A new internal organ!
Why is TV news wildly profitable?
A Holiday Warning - making consumption easy
Cash is King!
“In 2018, scientists discovered a new organ (?) in the human body. You’d think after centuries of cutting ourselves open, we’d know the intimate details of the structures within us by now. Strangely, this body part wasn’t missed because it was invisible; it was overlooked because of what our belief systems wouldn’t let us perceive.”
Perhaps organ is too definitive, but it is a structure nonetheless. It is the interstitium, which occupies a place between all the named bodily structures. It is not new; after all, even my medical school class was aware of interstitial fluid, and if there is fluid, the interstitium must be its container. This is a two-fer. Radiolab presents an audio version of the discovery and “meaning” of the interstitium. Orion has the readable version, Invisible Landscapes.
Last week marked the 60th anniversary of the assassination of President Kennedy. It was a more muted affair than in the past; perhaps our current trials and tribulations are of greater concern. Several articles examined what the physicians encountered or how Clint Hill, the agent protecting Jacqueline, looks back on that time. But then I ran across this.
“The assassination of John F. Kennedy 60 years ago offers a case study. After a gunman killed the president, television news offered wall-to-wall, nonstop coverage at considerable cost to the networks. This earned TV news a reputation for public-spiritedness that lasted decades.
This reputation – which may seem surprising now but was widely accepted at the time – obscured the fact that TV news would soon become enormously profitable. Those profits are due in part because awful news attracts big audiences – which remains the case today.”
Ah, the unintended consequence. From The Conversation, Good profits from bad news: How the Kennedy assassination helped make network TV news wealthy
Marketers speak about friction points when the momentum to purchase an item encounters some hurdle, small or large. Removing those friction points greases the skids for our consumption. Easy Pass is a good example. You mindlessly pay your tolls. Little do you know that the trip from Long Island to mid-Pennsylvania involves $67 in tolls. But no one removes friction points better than online algorithms.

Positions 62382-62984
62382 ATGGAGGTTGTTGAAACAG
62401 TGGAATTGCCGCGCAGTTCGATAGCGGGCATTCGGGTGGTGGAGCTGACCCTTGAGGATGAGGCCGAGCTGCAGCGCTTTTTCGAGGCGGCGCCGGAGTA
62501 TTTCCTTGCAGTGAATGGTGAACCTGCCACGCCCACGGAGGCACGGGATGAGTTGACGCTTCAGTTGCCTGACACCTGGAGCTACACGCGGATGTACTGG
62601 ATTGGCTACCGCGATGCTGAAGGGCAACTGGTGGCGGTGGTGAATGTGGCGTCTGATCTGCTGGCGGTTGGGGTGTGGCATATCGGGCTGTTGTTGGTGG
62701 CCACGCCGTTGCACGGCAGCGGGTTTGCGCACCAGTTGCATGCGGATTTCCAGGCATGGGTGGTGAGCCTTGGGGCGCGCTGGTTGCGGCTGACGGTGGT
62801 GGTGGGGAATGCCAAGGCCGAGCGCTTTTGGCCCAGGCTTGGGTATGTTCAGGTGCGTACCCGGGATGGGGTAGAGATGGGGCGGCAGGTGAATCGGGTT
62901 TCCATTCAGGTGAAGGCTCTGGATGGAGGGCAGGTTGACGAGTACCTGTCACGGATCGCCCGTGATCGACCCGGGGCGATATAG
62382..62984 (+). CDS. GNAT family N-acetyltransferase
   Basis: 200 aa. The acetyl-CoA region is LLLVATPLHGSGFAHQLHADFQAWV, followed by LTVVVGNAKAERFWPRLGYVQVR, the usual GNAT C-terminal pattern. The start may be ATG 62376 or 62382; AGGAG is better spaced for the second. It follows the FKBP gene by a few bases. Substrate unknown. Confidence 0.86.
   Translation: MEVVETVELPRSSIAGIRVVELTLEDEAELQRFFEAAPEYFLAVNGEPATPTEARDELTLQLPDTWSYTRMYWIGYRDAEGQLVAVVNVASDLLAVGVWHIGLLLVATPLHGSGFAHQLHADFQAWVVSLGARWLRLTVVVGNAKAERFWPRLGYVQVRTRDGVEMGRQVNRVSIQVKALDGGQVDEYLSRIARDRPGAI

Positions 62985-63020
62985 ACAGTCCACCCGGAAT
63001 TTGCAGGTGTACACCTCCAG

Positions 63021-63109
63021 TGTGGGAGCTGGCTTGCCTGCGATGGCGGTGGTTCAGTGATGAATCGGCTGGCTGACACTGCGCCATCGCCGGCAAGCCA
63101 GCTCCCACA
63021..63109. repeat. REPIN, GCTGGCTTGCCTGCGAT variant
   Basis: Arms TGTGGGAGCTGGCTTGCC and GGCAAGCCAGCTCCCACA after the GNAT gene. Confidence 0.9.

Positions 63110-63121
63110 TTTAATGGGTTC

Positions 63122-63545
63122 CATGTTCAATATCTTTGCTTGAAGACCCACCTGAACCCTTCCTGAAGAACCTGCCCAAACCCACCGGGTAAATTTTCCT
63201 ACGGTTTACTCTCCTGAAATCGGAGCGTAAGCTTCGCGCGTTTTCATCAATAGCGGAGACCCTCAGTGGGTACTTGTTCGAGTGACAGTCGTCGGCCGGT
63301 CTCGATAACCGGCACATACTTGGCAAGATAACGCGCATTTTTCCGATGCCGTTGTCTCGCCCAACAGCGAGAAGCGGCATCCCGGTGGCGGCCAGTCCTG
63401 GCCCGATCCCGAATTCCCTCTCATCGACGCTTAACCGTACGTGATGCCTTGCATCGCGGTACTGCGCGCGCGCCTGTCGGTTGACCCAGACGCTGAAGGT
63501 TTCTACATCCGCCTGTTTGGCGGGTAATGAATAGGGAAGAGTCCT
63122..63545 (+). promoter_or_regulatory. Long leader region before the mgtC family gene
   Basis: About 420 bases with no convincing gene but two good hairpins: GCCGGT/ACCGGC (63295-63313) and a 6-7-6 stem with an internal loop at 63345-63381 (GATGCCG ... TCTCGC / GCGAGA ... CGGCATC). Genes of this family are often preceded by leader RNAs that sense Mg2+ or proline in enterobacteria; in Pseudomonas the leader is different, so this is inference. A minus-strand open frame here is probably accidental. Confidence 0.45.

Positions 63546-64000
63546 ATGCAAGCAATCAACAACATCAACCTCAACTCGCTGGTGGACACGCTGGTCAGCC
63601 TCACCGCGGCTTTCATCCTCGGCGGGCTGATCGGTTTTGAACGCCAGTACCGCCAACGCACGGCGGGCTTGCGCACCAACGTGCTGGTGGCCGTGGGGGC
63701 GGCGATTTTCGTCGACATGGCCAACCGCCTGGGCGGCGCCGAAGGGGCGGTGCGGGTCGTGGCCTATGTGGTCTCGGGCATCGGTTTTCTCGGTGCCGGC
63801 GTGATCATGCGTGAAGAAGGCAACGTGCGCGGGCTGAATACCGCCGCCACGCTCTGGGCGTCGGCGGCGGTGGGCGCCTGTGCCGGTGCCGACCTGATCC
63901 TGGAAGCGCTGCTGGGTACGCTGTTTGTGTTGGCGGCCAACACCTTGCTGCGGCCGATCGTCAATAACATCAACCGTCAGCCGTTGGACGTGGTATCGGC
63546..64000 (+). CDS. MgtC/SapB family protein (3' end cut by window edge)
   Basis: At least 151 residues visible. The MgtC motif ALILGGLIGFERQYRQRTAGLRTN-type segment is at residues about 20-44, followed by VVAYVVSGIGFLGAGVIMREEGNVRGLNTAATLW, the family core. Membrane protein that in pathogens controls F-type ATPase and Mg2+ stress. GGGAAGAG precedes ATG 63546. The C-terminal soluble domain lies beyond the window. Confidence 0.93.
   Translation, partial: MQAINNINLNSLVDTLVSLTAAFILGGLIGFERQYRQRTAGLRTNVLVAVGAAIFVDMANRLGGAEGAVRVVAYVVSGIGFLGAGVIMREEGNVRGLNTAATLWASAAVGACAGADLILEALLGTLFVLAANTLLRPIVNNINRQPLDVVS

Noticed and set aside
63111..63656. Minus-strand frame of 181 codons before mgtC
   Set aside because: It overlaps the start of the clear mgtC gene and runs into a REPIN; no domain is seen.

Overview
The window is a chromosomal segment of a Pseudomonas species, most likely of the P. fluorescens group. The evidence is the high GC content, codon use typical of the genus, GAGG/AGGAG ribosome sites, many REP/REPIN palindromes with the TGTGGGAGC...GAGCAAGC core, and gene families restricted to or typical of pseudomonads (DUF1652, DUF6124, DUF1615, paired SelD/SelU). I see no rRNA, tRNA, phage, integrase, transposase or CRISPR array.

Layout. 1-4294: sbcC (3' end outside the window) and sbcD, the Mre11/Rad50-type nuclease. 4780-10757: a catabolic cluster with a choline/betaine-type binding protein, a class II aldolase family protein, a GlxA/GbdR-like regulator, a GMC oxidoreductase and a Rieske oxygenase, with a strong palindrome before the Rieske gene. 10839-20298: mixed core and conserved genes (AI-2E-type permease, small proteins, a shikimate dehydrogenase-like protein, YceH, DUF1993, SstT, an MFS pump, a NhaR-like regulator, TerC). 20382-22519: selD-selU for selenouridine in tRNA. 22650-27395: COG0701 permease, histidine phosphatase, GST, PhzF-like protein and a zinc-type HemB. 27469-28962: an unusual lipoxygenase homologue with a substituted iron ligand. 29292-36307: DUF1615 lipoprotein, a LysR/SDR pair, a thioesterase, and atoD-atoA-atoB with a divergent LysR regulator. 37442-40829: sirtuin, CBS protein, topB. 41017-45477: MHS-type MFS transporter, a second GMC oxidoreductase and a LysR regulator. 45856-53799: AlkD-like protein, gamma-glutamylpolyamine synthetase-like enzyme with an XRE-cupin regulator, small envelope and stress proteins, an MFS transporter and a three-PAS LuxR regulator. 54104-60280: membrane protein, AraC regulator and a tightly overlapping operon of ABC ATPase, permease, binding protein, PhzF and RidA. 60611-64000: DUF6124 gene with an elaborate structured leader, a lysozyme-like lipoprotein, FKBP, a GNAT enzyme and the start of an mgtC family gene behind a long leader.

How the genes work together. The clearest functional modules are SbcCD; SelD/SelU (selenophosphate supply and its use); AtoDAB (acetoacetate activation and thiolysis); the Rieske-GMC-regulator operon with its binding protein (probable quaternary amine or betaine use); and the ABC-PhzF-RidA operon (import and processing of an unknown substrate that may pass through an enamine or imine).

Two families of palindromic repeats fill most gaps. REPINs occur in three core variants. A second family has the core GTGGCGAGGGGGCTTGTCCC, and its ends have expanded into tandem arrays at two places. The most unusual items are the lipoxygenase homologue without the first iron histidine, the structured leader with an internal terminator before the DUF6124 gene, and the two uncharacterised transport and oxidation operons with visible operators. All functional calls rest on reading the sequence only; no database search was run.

“The order took maybe 15 seconds. I selected my size and put the shoes in my cart, and my phone automatically filled in my login credentials and added my new credit-card number. You can always return them, I thought to myself as I tapped the “Buy” button. Almost as soon as I’d paid, I snapped out of the mania that had briefly overtaken me, $190 (Jesus Christ) poorer but with one pair of Jetsons-looking shoes on their way to my apartment. It’s always a little horrifying to realize that advertising has worked on you, but this felt more like I had just watched the velociraptor in Jurassic Park learn to use the doorknob. I had completed some version of the online checkout process a million times before, but never could I remember it being quite so spontaneous and thoughtless.”
From The Atlantic, It’s Too Easy to Buy Stuff You Don’t Want
The phrase, “Cash is king,” was drummed into us in MBA school, and indeed it is true. As we move towards a more cashless society, with problematic changes in our behavior, as the previous read mentioned, some have the specter of conspiracy.
“Four centuries ago, a woman named Else Knutsdatter was executed in Vardø, a small coastal town in Norway. She was accused of having used witchcraft to raise an ocean storm that claimed the lives of 40 men. She wasn’t the only one to fall victim to 17th-century folk who – in the absence of other explanations – could be convinced that disasters were conjured by malevolent sorcerers. Ninety others were executed for conspiring to produce the same storm.
Today, we know that physics and atmospheric pressures produced those storms. So, in the realm of weather, we’ve moved to systemic thinking, where bad things don’t need to be explained with reference to bad actors. When it comes to descriptions of politics and economics, the progress is not so unequivocal. Do bad things like climate change, conflict and corporate greed happen because powerful politicians and CEOs construct it like that, or do they emerge in the vacuum of human agency, in the fact that nobody’s actually in control? This is a question that confronts me in the campaign to protect the physical cash system against the digital takeover by Big Finance and Big Tech.”
From Aeon, Going Cashless